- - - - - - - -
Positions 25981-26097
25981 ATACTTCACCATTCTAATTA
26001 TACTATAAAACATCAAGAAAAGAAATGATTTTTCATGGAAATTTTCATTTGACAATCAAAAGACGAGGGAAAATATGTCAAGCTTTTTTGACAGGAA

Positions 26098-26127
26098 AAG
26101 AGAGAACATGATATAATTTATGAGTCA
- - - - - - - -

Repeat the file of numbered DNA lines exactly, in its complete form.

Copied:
Positions 25981-26097
25981 ATACTTCACCATTCTAATTA
26001 TACTATAAAACATCAAGAAAAGAAATGATTTTTCATGGAAATTTTCATTTGACAATCAAAAGACGAGGGAAAATATGTCAAGCTTTTTTGACAGGAA

Positions 26098-26127
26098 AAG
26101 AGAGAACATGATATAATTTATGAGTCA